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Why do we have a PMO?

As Rodney Dangerfield might say, “PMO managers get no respect.” Some have suggested that the initials may really stand for “Presents Many Obstacles” rather than Program Management Office. It is rare for a PMO (and it’s leader) to last more than three years. The PMO leaders I’ve met are smart, dedicated professionals and a PMO can add significant value to the business, so why is there such a high rate of frustration and failure?

The root cause is too much focus on means and not enough focus on ends. It’s very much like the thinking of many “agilists” as described in a blog elsewhere in this site: http://www.go-onpoint.com/blog/1033/lean-agile-means-vs-ends/

Here are a few PMO examples of ”means vs. ends” thinking:
  • Method over mission:  In the absence of a formal mission statement, PMO stakeholders and staff may assume that the PMO exists to support a specific project management methodology.   The methodology may be a means to support a mission, but it should not be the reason the PMO exists.
  • Consistency for the sake of consistency.  The business case, project approach and reporting standards for an enterprise-wide ERP rollout should not be imposed on a simple website upgrade initiative. The objective should be solid project outcomes rather than consistent artifacts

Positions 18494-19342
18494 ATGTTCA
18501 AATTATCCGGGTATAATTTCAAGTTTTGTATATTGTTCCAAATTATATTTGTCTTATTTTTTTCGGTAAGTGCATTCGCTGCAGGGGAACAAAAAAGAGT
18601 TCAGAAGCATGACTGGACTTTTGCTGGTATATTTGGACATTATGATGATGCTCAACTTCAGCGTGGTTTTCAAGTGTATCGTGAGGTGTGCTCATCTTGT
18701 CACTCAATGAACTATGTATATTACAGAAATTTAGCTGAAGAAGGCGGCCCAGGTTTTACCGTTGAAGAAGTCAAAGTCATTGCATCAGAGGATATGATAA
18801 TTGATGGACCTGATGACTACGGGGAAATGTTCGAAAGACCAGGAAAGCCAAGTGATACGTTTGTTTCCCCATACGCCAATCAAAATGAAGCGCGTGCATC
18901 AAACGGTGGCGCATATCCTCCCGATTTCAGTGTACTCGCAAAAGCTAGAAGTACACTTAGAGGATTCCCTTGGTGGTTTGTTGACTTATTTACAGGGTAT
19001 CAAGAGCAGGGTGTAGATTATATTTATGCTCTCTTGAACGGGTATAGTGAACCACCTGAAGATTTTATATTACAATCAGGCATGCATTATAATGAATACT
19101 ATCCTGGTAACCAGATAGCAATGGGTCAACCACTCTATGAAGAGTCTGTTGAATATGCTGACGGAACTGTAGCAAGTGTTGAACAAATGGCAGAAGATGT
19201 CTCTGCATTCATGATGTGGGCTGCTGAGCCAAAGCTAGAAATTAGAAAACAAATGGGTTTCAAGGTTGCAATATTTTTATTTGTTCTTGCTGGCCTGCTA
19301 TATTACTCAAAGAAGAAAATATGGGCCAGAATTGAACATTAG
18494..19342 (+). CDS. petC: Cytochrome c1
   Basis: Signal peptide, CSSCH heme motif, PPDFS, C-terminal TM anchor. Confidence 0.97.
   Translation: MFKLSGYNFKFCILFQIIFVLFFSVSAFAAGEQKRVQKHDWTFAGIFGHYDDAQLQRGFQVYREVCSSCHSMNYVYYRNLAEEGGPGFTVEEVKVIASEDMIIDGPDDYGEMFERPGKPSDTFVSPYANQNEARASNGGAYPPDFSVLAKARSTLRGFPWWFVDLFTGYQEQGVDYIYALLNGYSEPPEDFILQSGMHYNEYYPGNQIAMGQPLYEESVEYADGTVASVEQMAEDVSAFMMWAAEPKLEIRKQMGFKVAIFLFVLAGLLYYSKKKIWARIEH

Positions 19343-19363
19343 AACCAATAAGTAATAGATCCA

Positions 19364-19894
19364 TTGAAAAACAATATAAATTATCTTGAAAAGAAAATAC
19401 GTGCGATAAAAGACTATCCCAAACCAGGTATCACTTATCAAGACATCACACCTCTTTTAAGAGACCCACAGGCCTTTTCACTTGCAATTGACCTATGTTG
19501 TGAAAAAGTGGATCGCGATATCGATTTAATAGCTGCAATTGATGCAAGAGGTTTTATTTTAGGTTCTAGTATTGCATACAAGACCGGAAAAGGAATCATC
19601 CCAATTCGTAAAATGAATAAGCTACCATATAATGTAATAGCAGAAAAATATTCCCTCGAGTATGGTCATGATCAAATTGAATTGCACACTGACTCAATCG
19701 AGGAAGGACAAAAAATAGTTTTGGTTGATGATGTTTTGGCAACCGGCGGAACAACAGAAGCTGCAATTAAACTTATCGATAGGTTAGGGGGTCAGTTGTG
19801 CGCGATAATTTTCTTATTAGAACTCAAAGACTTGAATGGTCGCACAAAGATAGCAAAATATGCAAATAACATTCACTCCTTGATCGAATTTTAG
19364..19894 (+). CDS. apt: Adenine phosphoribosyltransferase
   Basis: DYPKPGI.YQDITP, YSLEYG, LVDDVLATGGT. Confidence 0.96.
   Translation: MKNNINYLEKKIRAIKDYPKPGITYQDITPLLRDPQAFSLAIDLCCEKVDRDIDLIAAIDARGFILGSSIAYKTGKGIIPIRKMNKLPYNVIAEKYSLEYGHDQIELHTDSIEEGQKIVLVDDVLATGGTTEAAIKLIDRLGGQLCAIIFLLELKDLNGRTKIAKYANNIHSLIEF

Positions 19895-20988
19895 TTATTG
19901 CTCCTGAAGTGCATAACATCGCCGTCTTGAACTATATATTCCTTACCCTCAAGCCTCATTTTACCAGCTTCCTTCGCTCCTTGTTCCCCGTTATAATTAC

• Measurement without meaning.   There are plenty of project management tools that can provide an excruciating level of detail about project performance, but these measures are only useful if they lead to an action or a decision by the project team or sponsor.  Otherwise, the details are at best a distraction and a source of wasted effort to collect, manage and report.
  • Process without purpose.   Maybe some of those phase gate reviews are not needed.  Did they result in any useful mid-course corrections for the project teams?  Or were they just a perfunctory step that diverted the attention of the project team and resulted in unnecessary delays?
Implementing PM standards and processes is often a task of a PMO, but that is not the purpose.  The purpose of a PMO should be to achieve a business goal such as solving a problem, improving the linkage of strategy with execution, improving utilization of resources or addressing compliance issues.

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